One night, game designer Mike Bithell and a friend went out to see a largely forgettable action movie, and afterward the conversation shifted to what, exactly, made John Wick so engrossing. Bithell’s friend, Ben Andac, who previously worked as a producer at Sony, then asked Bithell an exciting question: what would he do with the John Wick license? After thinking about it, Bithell realized he’d want to create a strategy game as opposed to a first-person shooter, giving players a chance to occupy Wick’s fast-moving analytical brain.
“I thought we were just bullshitting about cinema,” says Bithell, whose previous work includes the charming platformer Thomas Was Alone and the stealth strategy game Volume. What the designer didn’t know was that his friend was working with Lionsgate and game publisher Good Shepherd to find an indie developer that would be a good fit for the John Wick license. “They were looking for a collaboration with someone who wouldn’t just give them the easy option,” Bithell explains.
Fast forward to 2019, and Bithell and his team are working on exactly that game, now called John Wick Hex. As he had originally envisioned, it transforms the brutal, unrelenting action from the films into something more cerebral. Players control the suit-clad assassin as he makes his way through dark alleys and poorly lit hotels, which are all filled with gun-toting enemies. It’s not a turn-based game, where you perform an action and then watch as the bad guy does the same. Instead, it’s a game based around time: you plan out your strategy in advance, and then watch as the action unfolds in real time.
I had a chance to play through a pair of missions last week at E3, and while it takes a few minutes to understand, from what I played, John Wick Hex feels surprisingly true to the movies. At the top of the screen is a timeline, not unlike what you’d see in a video editing program, which shows you not only when your actions will occur, but the enemies’ as well. This lets you see immediately if you’ll have enough time to get a shot off, or if you’ll have to resort to a melee action, which is quicker. The game is filled with these micro-decisions, each of which can be incredibly important; even figuring out which way to roll after you punch a bad guy can determine if you survive the encounter.
“It’s built on systems.”
Part of the reason that the game feels so authentic, according to Bithell, is that the developers had a lot of access to the John Wick movie team. That includes director Chad Stahelski, as well as the stunt coordinators. “A lot of the moves in the game come from being directly in a room with the stunt team,” Bithell says. “You could make a game that was inspired by John Wick without the John Wick name, but having that access, that experience of working with people who actually know what they’re doing, that’s priceless.” In fact, the idea to add a fog of war — a common tool used in games to obscure enemies that aren’t in close range — came directly from Stahelski. Bithell says that it’s been a great help working closely with “people who have been thinking about a lot of the same problems for a long time.”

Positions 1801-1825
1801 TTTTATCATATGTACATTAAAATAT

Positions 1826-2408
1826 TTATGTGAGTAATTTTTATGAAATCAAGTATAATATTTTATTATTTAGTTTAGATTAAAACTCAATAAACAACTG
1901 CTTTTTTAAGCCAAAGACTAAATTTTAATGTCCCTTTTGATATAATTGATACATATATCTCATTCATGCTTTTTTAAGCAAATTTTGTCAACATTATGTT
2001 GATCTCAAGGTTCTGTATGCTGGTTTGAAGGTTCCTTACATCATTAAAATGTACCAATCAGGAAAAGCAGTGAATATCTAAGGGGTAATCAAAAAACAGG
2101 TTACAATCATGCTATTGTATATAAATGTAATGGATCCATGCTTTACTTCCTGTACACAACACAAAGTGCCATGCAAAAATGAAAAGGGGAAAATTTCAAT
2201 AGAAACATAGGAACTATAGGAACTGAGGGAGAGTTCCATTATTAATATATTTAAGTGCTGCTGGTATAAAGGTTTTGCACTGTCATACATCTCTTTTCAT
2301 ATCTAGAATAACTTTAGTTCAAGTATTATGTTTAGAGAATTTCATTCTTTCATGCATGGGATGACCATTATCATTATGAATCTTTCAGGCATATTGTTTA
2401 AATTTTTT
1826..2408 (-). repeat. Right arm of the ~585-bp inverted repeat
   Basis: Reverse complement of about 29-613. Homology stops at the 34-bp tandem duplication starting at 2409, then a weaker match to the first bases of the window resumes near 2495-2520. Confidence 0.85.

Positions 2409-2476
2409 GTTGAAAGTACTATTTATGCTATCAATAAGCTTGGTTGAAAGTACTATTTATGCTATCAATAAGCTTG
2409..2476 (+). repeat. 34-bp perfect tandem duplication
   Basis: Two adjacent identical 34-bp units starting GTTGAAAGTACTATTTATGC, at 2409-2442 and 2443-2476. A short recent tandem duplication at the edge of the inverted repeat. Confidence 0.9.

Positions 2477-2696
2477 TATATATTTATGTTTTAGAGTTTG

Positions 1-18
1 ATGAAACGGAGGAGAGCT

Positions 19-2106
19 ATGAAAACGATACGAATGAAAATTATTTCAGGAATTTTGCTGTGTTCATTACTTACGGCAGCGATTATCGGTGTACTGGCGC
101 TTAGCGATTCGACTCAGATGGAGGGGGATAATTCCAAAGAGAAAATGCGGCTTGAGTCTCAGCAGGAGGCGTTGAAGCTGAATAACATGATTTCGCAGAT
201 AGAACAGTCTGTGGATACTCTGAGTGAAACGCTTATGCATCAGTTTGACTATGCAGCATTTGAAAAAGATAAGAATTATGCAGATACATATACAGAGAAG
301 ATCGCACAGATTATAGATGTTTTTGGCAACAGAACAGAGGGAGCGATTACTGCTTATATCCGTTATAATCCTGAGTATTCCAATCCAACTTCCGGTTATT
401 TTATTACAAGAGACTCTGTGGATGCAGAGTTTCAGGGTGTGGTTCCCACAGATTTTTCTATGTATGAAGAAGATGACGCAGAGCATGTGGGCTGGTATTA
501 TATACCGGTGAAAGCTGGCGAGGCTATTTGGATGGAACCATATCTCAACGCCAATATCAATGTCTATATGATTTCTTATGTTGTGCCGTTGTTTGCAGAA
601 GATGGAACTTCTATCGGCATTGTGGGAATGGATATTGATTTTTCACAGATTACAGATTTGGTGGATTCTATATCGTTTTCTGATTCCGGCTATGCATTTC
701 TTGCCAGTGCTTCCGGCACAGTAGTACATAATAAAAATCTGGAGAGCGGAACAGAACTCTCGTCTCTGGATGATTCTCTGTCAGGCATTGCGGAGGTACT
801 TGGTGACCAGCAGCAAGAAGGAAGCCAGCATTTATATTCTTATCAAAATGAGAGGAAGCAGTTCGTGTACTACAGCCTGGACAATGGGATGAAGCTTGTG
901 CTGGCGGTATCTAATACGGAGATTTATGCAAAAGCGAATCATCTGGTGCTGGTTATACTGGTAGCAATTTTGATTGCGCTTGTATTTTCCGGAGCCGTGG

Of course, there are some significant differences between a time-based strategy game and an all-out action movie, so Hex has to do some things differently. For one thing, all of the missions take place in very small, tightly contained areas, and they’re all very linear. Bithell says this is so that players can focus on deciding what to do as opposed to where to go. “One thing we found while going through the process is John Wick doesn’t make choices based on geography, he makes them based on interactions,” Bithell explains. “He’s not choosing ‘I want to go down this path.’” You also won’t be able to improvise with your environment in the way that Wick does in the films; don’t expect to pick up a book and use it as a murder weapon. According to Bithell, these kinds of interactions tend to be one-use-only “switches” in games, which he wanted to avoid.
Bithell believes that there’s a level of logic and thought in John Wick’s action scenes that makes them an ideal fit for this kind of translation. In the movies you can follow the flow of a fight scene from beginning to end, and understand why each decision was made, whether it’s reloading a gun or ducking behind a wall. Even if it’s not always realistic, it tends to make a certain kind of sense. “That’s what makes it really great for an adaptation to games, because it’s built on systems,” Bithell explains.
The team isn’t talking much about story yet — Bithell wouldn’t even tell me if Keanu Reeves had played the game — but John Wick Hex will be a prequel, taking place before the movies and before John meets his wife. Fans of the Wick universe shouldn’t worry too much, though, as it sounds like the game will tread lightly when it comes to the films’ surprisingly deep lore and mythology. “I wanted to make something that was in that world,” says Bithell, “but provoked questions rather than answering them.”
John Wick Hex doesn’t have a release date yet, but it’ll be available on PC.